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DECCA 48091; DECEMBER, 1948



Back in September 1948 we covered the topic of sequels – in music, movies and otherwise – and savaged the creative personnel responsible for such abominations in no uncertain terms.

I guess you can say we were a little harsh. Very harsh actually, tearing into Roy Brown’s desultory sequel Miss Fanny Brown Returns with ravenous glee.

Of course on these same pages we’ve continually praised Roy Brown, not just for starting rock ‘n’ roll itself with Good Rocking Tonight but also in expanding rock’s parameters stylistically with a very wide range of song prototypes ranging from uptempo ravers to downhearted laments, including the original, and far superior, Miss Fanny Brown itself.

His vocal skills, writing ability and the overall belief he’s shown in rock music’s potential from the very start is a large part of what enabled it to take off so quickly and find an audience. One listen to him and – fan of rock or not – it’s safe to say you’ll remember him and thus you’ll remember rock ‘n’ roll, especially at the stage where it was still finding itself.

So it should go without saying that the criticism for engaging in a blatantly transparent effort to milk a dry cow for a second hit out of the same storyline, one that already HAD a very definitive conclusion (which promptly had to be refuted in Part Two simply so they could craft a NEW storyline to continue the tale) wasn’t anything we enjoyed doing.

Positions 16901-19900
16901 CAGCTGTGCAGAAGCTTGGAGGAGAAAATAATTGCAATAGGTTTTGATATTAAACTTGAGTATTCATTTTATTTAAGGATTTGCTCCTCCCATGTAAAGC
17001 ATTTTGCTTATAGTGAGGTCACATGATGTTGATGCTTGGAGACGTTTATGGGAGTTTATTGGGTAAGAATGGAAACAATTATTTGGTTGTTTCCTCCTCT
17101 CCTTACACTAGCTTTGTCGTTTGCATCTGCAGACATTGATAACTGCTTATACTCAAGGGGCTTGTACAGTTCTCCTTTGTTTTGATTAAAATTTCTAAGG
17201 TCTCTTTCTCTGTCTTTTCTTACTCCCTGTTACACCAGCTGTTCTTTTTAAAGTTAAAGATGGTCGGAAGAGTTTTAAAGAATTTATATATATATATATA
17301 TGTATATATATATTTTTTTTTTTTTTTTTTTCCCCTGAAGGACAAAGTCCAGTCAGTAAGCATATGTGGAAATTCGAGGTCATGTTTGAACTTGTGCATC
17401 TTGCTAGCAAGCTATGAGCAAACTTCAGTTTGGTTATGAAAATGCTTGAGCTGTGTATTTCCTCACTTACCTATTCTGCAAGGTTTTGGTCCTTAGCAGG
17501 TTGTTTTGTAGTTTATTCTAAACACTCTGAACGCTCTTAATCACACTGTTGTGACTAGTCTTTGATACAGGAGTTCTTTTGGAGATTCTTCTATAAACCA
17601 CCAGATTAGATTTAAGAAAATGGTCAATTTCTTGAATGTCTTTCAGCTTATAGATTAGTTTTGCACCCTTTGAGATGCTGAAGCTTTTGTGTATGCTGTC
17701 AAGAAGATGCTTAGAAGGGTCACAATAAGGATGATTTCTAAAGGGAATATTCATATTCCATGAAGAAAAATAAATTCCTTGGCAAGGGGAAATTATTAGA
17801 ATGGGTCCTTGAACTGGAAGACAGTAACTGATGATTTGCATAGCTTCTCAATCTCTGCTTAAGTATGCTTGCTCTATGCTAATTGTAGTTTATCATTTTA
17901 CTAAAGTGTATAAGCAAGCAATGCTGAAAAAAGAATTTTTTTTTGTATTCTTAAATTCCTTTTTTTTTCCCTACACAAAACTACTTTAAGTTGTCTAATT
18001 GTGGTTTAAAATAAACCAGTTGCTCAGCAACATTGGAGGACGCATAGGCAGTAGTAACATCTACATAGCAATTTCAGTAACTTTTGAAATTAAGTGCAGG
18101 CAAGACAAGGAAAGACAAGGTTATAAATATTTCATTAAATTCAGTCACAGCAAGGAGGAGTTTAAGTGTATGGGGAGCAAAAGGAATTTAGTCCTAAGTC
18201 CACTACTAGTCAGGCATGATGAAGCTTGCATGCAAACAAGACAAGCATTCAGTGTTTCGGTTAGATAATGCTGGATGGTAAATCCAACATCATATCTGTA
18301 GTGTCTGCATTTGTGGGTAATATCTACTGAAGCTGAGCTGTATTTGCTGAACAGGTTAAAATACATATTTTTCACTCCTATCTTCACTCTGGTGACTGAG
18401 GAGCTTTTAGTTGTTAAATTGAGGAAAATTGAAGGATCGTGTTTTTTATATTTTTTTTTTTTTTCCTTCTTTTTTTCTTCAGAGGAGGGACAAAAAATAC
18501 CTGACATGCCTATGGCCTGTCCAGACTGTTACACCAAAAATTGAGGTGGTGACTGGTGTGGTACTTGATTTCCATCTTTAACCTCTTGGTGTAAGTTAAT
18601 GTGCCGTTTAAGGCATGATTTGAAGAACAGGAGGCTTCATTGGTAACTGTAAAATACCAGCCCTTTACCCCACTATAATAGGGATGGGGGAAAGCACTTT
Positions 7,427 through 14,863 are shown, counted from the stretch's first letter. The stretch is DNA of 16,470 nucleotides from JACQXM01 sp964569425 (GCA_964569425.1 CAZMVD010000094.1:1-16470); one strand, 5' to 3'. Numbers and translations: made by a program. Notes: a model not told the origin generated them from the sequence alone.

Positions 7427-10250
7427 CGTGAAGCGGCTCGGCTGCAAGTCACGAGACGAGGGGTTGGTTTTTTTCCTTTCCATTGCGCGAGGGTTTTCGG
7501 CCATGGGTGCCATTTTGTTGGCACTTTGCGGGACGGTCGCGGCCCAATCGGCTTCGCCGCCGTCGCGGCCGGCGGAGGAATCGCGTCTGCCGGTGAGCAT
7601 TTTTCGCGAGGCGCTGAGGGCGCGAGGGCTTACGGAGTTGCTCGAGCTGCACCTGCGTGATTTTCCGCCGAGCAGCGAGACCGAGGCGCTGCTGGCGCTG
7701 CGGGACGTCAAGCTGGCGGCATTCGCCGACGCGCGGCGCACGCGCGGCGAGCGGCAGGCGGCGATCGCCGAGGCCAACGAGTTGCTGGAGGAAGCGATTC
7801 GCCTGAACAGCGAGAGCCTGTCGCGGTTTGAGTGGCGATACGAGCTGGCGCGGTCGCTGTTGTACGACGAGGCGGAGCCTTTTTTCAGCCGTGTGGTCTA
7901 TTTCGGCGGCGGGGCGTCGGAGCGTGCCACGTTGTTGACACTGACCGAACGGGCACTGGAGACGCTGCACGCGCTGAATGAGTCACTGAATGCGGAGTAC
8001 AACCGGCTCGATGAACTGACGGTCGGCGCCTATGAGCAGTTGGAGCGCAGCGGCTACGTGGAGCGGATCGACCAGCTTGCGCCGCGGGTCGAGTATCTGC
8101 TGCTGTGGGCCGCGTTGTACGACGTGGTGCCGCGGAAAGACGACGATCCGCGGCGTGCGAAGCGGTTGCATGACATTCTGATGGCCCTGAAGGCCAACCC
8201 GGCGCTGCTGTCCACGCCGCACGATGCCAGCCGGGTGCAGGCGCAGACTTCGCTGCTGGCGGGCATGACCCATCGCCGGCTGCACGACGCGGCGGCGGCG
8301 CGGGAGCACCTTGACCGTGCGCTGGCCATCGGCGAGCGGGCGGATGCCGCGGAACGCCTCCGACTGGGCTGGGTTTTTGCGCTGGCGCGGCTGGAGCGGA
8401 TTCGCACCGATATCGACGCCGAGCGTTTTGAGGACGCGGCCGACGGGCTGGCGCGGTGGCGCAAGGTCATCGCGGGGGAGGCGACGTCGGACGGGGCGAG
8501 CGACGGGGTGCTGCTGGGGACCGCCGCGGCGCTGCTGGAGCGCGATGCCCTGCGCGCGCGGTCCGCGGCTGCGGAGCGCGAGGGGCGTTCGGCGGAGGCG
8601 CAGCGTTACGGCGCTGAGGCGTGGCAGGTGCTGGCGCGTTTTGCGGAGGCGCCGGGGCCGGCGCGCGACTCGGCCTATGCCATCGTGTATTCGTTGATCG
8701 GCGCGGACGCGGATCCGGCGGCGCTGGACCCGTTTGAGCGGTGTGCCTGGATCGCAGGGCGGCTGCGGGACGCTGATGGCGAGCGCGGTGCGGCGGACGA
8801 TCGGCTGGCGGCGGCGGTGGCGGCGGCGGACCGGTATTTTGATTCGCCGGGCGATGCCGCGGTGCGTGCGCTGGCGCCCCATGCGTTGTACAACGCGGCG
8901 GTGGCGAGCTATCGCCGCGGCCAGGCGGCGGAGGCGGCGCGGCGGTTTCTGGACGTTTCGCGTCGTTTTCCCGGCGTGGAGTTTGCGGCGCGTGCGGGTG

It’s nothing personal, Roy. We still like YOU, we just want you to live up to the standards you previously set and not find the need to stoop so low as to give us regurgitated food, toss some fresh parsley on the plate and call it a feast.

Now we run into the same situation with another of our more beloved early stars of rock, Cousin Joe.

Like Brown, Cousin Joe is also a very likable singer/songwriter from New Orleans who elevates anything he sings by his mere vocal charms alone. Add to that his vivid storytelling ability which manages to capture details that would go all but unnoticed by most songwriters and it’s a fair bet that anything that has his name on it will be worth hearing.

Which is why it’s so disappointing to find him revisiting his greatest triumph with a warmed-over sequel. Surely this must be God’s way of punishing us for liking the Devil’s music to begin with.

When We Last Met Shorty…
Because this is a sequel we need to start off by reminding everyone just what the original was all about, thus taking up valuable space that otherwise could be devoted to new and enlightening insight… but I digress.

Boxcar Shorty And Peter Blue was a heartwarming story about gambling, cheating, violent threats and cold-blooded murder fit for the whole family to enjoy!

(Actually it was the story of Stagger Lee – under the alias of Boxcar Shorty – the perpetrator of the most notorious massacre yet put to music.)

Now anyone familiar with the hundreds of versions of that song, whatever name it was going by at the time, surely also knows that there is a virtually unlimited amount of verses that have been used over the years to extend the tale from the short-story version to the point where it could fill up an entire novel. So if Cousin Joe merely wants to flesh out the highlight reel clips he offered the first time out with some additional scenes of vengeance and violence, well, by all means, that’ll work just fine, sequel or not.

In fact some of the best subsequent versions of the basic Stagger Lee saga will focus as much, if not more, attention on the post-mortem details when ol’ Stack is caught, killed and decends to Hell where he promptly continues his feud with Billy Lyons (or in this case Peter Blue), whom he sent down below in the first place after catching him cheating at craps and put a cap in his ass (and his chest and his head… and the poor innocent bartender’s glass for that matter who had the misfortune of standing behind the doomed Billy/Peter whatever your name is when the bloodshed erupted!).